The breakout star of 'Ru Paul's Drag Race UK' talks gender, educating trolls and becoming fashion's next darling.
Everybody loves an underdog to riches story and on this season of Ru Paul’s Drag Race UK, that’s exactly what Bimini Bon Boulash served. East London’s bendiest drag queen and the self-proclaimed inventor of veganism, they lipsynced for their life in the first week but would go onto win four challenges and make it to the dizzying heights of the Top 3. While *spoiler* they didn’t end up walking away with the crown, they did snatch the hearts of the nation – and Katie Price, who was suitably flattered by Bimini’s turn as her during Snatch Game.
To celebrate Bimini’s triumphant turn on the show, we called them up to talk fashion, educating online trolls and how their bimbo image fits into a plan for left-wing domination…
Let’s go right back to the beginning, when did you start doing drag?
I did drag for the first time when I was about 19 and had just moved to London. The idea that you could go out and play around with gender was so new to me but it fell into place and clicked. I remember going out in Soho and first seeing queens like Baga Chipz who were owning the room on the microphone and being in a fab look. It was an eye-opening experience so then I went out in drag and decided to start doing it properly a few years later.
You’ve definitely come a long way since then! One of the things that’s really striking is how much you’ve been accepted into the fashion world post-Drag Race.
On Drag Race I referenced the fashion industry quite heavily and a lot of designers, particularly British ones, that I’ve always looked up to. Since, I’ve been doing loads of shoots with different magazines and wearing clothes that I never thought I would. I sit back and I’m like, “I was dressed in Versace today, and Prada and Givenchy, this is blowing my mind.” I’m just blown away by it all to be honest.
What does that mean to you? I can’t imagine there was the same access to high fashion growing up in Norwich.
I grew up reading magazines and seeing androgynous people and that so resonated with me but I wasn’t able to do that myself. The idea of looking androgynous and being accepted for it was just not accessible. I’d be walking down the road in skinny jeans and people would be like, “Are you a boy or girl?”
Fashion is such a great tool for self-expression but it’s true, people are still so judged for what they wear. That’s definitely something you played with on Drag Race, with your bimbo image.
It’s that age-old thing of “never judge a book by its cover”. I walked in [on the first episode of Drag Race] in vegan pink leather with the big blonde hair. I was being that kind of bimbo because I wanted to show that it’s okay if you want to look or dress like that, there are no issues with that. Pamela Anderson is someone that I heavily referenced, she’s a social justice warrior and always speaking out on issues.
Being from the East London queer scene, you represent a type of drag which is a bit political and a bit more alternative.
I’m from The Glory in East London. It’s not just drag, it’s alternative performance. They’re champions of diversity and giving people the space to perform. It doesn’t matter what you’re wearing, it doesn’t matter what you have between your legs. It’s about the art that people are putting out there. When I realised about my gender [and being non-binary] there was never any judgement.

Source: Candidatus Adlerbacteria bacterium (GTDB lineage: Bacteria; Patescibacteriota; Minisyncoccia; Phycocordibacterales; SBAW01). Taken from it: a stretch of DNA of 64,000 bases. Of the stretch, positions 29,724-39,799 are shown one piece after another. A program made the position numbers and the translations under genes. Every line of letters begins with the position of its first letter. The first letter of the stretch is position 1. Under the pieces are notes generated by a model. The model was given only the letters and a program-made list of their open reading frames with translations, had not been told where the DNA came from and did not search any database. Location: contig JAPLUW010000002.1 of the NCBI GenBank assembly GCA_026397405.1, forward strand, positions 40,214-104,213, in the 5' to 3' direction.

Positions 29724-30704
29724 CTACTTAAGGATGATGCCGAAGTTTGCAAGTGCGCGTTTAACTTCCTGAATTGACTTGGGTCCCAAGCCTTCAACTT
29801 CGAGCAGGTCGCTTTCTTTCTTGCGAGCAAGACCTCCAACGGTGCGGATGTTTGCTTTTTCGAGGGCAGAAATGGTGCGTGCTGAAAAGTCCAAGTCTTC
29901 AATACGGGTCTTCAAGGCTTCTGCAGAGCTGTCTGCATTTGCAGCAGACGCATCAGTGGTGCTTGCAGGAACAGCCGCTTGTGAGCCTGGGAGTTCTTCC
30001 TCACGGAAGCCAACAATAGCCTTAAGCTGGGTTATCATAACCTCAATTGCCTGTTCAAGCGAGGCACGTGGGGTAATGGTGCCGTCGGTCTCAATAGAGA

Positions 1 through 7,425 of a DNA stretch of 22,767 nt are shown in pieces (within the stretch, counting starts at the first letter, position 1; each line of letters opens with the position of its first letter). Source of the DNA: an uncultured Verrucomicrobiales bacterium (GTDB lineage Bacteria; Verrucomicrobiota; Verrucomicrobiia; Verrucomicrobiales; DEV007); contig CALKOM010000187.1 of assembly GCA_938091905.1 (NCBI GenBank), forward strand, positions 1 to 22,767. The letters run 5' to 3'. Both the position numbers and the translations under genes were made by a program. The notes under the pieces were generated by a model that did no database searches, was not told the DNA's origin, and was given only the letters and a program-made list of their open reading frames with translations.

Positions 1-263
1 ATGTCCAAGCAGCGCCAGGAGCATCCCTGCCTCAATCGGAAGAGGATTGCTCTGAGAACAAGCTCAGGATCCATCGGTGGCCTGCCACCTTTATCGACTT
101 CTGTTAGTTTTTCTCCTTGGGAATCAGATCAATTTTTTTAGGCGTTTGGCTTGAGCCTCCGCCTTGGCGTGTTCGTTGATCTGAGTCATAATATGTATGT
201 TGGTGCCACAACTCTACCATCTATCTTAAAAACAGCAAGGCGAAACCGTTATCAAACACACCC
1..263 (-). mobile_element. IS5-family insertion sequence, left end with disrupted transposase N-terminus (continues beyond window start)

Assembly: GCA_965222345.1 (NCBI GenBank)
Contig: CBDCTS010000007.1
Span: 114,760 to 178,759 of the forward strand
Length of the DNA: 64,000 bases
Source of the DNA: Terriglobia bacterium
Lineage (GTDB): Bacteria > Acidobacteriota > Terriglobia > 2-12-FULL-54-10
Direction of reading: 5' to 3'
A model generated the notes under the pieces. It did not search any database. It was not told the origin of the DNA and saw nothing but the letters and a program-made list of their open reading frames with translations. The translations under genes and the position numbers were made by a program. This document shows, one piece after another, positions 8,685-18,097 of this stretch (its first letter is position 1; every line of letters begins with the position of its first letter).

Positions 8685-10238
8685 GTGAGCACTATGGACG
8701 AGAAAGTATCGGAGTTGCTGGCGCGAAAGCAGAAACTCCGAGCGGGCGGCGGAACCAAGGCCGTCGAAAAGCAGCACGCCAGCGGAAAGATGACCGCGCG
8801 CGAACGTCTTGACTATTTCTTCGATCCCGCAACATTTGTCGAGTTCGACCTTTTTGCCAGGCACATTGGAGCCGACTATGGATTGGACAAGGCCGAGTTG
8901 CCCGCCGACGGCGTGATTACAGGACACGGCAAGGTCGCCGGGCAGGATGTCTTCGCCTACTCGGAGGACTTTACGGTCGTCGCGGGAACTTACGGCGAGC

Your discussion about non-binary identity with Ginny Lemon was one of the most memorable moments from the show. Do you feel a pressure to educate the wider public on non-binary issues?
I actually forgot that straight people exist, my Twitter and my Instagram is just queer people. But you do see the odd comment where people are like, “I don’t get this.” And that’s fine. All I want is to encourage people to be open-minded and to realise that there’s more to life than labels and putting yourself in a box.
I think that some people react so strongly because they feel like non-binary people challenge the beliefs, even the worldview, that they’ve been taught about gender.
It’s also the delusion that only their life experience matters. When that’s questioned by someone else’s experience they’re like, “Well, that doesn’t exist.” [When it should be that] you have your life experience but don’t undermine someone else for how they feel.
Definitely. Having such rigid ideas about gender actually ends up disadvantaging people in the long run too.
It’s not allowing yourself to be open. Male suicide rates and depression can probably be linked to how we treat men in society, by making making them feel like they’ve got to be strong or put these barriers up. If they’re not feeling okay, they don’t feel like they’ve got anyone to turn to or speak to because they’ve not learned that.
On a different note, something you talked about on the show was how queer nightlife has struggled during the pandemic. Beyond being your livelihood, why is LGBTQIA+ nightlife still so important in the age of queer dating apps and social media?
You can walk into a queer space and 95% of the time, there’s no judgement there for anyone. When you come out and find your people, that’s only really when you start being yourself. It’s something straight people won’t understand about the queer experience. Queer people suppress who they are until they find those people and sometimes they don’t even always find them.
Of course, and it’s in queer clubs and bars that we meet those people. So, as a final question, what’s next for you?
I’ve got new music that I’ve been working on, it’s the kind of thing that I listened to growing up – Blur and Lily Allen and The Sex Pistols – but I’ve queered it up. I’m really excited for everyone to hear it.
Catch up with Season 2 of Ru Paul’s Drag Race UK on BBC iPlayer.
23 March 2021